The regex parser misses information in the XML file about the location name origin. Norwegian place names include Sami places, which has weird letters that are difficult to type for non-Sami people. E.g., Jiří. Therefore, we only select place names (<app:langnavn>) where the parent <app:språk> is eng or nor. Python and lxml did wonders, although it takes about 10 minutes. The upside is a low memory footprint.

Run pip install lxml before you save and run the code in the same directory as the *.gml-file.

from lxml import etree

def iterate_xml(xmlfile):
    doc = etree.iterparse(xmlfile, events=('start', 'end'))
    _, root = next(doc)
    start_tag = None
    for event, element in doc:
        if event == 'start' and start_tag is None:
            start_tag = element.tag
        if event == 'end' and element.tag == start_tag:
            yield element
            start_tag = None

def newline_generator(items):
    for item in items:
        yield item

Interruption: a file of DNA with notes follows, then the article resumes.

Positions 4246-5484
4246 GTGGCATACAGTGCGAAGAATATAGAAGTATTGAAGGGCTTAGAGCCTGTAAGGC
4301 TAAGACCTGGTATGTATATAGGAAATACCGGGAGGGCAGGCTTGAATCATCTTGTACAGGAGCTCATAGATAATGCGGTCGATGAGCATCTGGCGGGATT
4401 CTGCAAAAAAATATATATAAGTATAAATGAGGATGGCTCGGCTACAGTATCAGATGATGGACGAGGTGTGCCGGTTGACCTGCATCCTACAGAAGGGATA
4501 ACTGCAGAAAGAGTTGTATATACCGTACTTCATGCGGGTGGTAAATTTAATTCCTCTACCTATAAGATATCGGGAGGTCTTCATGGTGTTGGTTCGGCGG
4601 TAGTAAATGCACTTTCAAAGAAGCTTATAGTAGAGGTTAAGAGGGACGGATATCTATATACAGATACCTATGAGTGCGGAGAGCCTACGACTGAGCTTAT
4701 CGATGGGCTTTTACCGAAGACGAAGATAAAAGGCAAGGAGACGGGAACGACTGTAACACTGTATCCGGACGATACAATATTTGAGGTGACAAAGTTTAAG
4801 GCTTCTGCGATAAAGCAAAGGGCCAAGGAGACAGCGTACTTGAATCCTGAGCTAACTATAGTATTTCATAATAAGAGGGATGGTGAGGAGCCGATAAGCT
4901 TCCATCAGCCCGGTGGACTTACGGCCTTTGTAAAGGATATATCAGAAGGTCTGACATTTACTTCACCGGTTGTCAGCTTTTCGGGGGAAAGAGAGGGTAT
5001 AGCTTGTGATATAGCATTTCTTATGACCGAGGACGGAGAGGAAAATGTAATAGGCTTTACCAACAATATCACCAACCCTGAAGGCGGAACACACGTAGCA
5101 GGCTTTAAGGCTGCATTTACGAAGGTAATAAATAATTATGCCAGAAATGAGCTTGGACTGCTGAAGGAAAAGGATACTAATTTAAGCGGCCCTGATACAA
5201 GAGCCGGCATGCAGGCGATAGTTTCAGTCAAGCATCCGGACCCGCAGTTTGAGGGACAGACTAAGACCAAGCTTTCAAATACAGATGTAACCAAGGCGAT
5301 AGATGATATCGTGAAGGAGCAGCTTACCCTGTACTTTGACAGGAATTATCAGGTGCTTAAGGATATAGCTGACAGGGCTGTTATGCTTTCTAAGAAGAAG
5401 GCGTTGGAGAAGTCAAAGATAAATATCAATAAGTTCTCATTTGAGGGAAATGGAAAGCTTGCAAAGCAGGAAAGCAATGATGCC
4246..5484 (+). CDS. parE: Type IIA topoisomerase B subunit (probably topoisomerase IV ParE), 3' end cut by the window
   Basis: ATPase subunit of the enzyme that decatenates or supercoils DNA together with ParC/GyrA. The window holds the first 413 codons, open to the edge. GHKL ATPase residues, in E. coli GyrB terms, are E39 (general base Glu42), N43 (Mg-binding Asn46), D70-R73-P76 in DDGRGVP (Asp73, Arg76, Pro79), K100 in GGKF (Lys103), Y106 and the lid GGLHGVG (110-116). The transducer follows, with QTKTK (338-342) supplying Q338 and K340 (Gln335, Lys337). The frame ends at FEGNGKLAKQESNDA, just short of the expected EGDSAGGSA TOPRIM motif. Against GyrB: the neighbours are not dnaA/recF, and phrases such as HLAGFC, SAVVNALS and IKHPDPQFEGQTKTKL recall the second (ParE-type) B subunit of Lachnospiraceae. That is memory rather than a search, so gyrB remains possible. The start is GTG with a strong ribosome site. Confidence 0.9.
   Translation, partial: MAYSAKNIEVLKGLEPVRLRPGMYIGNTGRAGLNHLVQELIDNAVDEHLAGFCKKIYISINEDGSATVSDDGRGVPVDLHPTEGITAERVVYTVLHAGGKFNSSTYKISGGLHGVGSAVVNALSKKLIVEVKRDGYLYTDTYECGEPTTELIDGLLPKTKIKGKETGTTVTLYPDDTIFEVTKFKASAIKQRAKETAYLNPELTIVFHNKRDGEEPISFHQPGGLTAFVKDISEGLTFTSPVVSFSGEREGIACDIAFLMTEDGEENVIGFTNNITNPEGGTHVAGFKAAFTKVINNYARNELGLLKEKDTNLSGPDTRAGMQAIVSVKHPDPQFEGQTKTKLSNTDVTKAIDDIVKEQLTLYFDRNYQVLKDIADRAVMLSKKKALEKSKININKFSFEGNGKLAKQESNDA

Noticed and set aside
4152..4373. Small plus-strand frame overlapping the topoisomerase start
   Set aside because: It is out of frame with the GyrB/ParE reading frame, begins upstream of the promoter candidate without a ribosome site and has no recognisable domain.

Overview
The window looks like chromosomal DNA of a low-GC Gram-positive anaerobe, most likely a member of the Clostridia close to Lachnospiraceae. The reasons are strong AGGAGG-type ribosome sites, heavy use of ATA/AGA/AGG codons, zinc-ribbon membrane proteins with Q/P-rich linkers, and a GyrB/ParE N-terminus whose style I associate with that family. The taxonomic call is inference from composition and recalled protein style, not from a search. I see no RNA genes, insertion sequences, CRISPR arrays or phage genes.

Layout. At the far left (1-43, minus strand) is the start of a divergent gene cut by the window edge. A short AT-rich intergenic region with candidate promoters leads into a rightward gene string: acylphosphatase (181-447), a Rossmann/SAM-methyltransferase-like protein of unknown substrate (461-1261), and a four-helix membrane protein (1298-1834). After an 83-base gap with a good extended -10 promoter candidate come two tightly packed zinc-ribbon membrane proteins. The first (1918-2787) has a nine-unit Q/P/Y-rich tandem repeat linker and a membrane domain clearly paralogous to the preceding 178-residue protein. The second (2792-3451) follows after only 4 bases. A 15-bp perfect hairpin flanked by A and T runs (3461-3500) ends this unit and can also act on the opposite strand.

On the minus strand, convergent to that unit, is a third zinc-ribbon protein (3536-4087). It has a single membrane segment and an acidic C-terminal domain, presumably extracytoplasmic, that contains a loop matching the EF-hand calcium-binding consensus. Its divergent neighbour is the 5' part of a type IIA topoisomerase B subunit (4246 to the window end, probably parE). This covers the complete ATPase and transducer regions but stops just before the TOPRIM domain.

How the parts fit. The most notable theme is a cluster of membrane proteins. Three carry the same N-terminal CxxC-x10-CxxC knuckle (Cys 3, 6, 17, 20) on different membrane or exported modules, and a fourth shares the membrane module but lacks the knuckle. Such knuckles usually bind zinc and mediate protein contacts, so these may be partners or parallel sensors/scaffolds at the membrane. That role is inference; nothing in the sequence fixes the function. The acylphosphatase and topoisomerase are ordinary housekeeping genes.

yield '\n'

xmlfile = 'Basisdata_0000_Norge_25833_Stedsnavn_GML.gml'
outfile = 'filtered_names.txt'

namespaces = {

xpath_query = "*//app:stedsnavn[app:Stedsnavn/app:språk/text()=('nor')]" \

with open(outfile, 'w+') as output:
    for x in iterate_xml(xmlfile):
        matches = x.xpath(xpath_query, namespaces=namespaces)

Alt 2: Regex

We need to extract the place names from our xml formatted dataset. regex is a formal rule language for selection or replacement in strings. This is a general concept which is implemented in many commands, e.g., sed for replacement and grep / awk for extraction. Run

grep -Po "<app:langnavn>\K\w+(?=</app:langnavn>)" \
Basisdata_0000_Norge_25833_Stedsnavn_GML.gml > place_names.txt


Roughly, \K means “look behind” for <app:langnavn>, and ?= is “look ahead” for </app:langnavn>. \w is any letter from the alphabet, + means 1 or more. I.e., Look behind for the start tag, look ahead for the end tag: Return whatever letters that are between.

I usually use this service to construct my regex.